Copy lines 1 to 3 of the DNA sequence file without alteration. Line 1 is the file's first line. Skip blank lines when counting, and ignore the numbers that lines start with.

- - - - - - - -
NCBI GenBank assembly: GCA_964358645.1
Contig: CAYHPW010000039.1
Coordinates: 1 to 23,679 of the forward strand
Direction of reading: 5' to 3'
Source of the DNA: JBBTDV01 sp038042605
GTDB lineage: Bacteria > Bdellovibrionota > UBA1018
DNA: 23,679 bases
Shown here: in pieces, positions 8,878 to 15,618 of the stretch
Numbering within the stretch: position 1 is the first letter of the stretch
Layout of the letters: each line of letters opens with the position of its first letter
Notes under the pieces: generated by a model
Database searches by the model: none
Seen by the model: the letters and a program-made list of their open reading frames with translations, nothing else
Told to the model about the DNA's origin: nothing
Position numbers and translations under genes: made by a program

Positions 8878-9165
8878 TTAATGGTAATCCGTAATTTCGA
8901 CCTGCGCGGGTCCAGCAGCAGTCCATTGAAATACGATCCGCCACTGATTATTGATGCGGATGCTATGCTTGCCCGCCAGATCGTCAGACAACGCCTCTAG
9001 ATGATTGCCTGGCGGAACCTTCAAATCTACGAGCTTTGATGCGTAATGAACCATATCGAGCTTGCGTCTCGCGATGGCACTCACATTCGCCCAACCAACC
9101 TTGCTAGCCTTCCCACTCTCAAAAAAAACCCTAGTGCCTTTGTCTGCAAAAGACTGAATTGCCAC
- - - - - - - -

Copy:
NCBI GenBank assembly: GCA_964358645.1
Contig: CAYHPW010000039.1
Coordinates: 1 to 23,679 of the forward strand